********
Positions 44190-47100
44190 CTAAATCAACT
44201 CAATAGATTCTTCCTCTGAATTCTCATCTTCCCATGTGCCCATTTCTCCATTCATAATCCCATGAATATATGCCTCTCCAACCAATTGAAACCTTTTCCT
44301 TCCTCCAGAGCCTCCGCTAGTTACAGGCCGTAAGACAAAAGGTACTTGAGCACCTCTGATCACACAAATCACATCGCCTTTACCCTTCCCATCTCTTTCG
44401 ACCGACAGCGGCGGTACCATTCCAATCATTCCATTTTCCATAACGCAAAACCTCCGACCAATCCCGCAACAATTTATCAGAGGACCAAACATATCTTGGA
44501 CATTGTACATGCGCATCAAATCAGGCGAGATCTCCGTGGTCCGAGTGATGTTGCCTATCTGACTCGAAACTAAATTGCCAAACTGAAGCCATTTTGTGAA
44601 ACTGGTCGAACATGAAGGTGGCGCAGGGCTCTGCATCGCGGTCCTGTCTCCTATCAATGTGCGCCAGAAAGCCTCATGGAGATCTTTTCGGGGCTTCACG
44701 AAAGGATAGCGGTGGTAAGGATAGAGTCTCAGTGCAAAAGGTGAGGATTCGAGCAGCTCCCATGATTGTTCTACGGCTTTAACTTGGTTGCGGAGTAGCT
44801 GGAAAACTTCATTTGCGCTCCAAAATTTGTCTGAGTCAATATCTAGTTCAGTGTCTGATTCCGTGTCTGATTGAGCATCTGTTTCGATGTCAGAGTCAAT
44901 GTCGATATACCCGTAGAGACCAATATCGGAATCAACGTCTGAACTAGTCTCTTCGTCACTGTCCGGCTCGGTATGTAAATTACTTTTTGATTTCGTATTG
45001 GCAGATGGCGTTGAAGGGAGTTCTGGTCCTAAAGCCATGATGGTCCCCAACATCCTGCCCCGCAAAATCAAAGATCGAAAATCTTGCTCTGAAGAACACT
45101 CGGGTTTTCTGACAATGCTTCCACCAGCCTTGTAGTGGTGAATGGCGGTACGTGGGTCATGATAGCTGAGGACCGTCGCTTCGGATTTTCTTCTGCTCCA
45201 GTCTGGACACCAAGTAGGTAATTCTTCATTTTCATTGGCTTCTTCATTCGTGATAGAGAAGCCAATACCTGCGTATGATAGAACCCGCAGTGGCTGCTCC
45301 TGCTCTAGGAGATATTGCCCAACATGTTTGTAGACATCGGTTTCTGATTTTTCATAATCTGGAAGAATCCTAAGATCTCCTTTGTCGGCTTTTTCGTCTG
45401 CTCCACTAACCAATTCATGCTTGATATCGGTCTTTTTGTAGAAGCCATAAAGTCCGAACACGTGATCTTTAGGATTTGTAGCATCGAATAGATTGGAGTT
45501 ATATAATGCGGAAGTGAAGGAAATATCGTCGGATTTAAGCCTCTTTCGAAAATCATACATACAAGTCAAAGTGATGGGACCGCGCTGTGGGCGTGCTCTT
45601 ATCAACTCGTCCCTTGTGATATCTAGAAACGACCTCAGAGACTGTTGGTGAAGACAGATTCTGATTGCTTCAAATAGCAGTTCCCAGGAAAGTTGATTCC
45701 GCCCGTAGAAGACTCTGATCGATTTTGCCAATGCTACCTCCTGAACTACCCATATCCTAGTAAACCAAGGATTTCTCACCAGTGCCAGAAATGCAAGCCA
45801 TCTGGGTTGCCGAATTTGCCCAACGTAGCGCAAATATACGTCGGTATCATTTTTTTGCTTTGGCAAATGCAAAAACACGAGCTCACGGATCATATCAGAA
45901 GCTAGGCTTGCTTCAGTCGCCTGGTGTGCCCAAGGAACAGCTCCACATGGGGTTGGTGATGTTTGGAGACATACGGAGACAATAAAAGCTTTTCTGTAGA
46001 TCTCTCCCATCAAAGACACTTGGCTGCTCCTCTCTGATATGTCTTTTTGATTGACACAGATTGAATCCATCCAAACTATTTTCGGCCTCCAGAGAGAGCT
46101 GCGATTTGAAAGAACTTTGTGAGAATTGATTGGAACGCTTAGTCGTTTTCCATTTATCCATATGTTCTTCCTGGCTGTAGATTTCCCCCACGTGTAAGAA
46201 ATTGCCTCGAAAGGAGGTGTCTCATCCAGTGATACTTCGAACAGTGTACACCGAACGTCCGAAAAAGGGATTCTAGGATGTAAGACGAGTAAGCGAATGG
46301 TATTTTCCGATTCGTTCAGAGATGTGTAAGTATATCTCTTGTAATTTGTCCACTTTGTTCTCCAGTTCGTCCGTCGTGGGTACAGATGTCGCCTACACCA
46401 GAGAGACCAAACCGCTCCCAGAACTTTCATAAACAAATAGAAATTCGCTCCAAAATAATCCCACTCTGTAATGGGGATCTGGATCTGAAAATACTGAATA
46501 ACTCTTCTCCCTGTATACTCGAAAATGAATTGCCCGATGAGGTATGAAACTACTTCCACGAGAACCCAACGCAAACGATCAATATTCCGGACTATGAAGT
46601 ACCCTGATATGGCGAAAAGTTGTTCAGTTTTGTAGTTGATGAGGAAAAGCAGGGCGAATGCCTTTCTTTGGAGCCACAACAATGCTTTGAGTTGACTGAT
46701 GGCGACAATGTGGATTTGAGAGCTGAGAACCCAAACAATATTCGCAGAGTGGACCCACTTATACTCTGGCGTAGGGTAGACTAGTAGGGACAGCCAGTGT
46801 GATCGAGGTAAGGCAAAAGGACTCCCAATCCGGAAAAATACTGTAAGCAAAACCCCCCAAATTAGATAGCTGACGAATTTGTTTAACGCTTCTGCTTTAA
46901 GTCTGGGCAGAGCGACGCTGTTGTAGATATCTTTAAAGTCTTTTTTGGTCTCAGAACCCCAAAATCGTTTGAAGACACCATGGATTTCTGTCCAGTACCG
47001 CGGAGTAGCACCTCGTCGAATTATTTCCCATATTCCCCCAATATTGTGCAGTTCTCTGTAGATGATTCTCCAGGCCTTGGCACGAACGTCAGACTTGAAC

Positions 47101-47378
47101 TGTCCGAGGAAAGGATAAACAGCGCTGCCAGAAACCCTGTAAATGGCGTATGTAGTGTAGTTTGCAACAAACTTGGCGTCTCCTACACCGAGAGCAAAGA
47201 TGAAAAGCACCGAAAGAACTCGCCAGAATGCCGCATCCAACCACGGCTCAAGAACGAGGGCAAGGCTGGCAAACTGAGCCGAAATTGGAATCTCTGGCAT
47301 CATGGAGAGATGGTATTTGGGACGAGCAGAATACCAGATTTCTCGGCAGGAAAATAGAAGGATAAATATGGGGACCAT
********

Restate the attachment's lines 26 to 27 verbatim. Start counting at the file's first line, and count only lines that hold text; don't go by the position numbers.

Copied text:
46501 ACTCTTCTCCCTGTATACTCGAAAATGAATTGCCCGATGAGGTATGAAACTACTTCCACGAGAACCCAACGCAAACGATCAATATTCCGGACTATGAAGT
46601 ACCCTGATATGGCGAAAAGTTGTTCAGTTTTGTAGTTGATGAGGAAAAGCAGGGCGAATGCCTTTCTTTGGAGCCACAACAATGCTTTGAGTTGACTGAT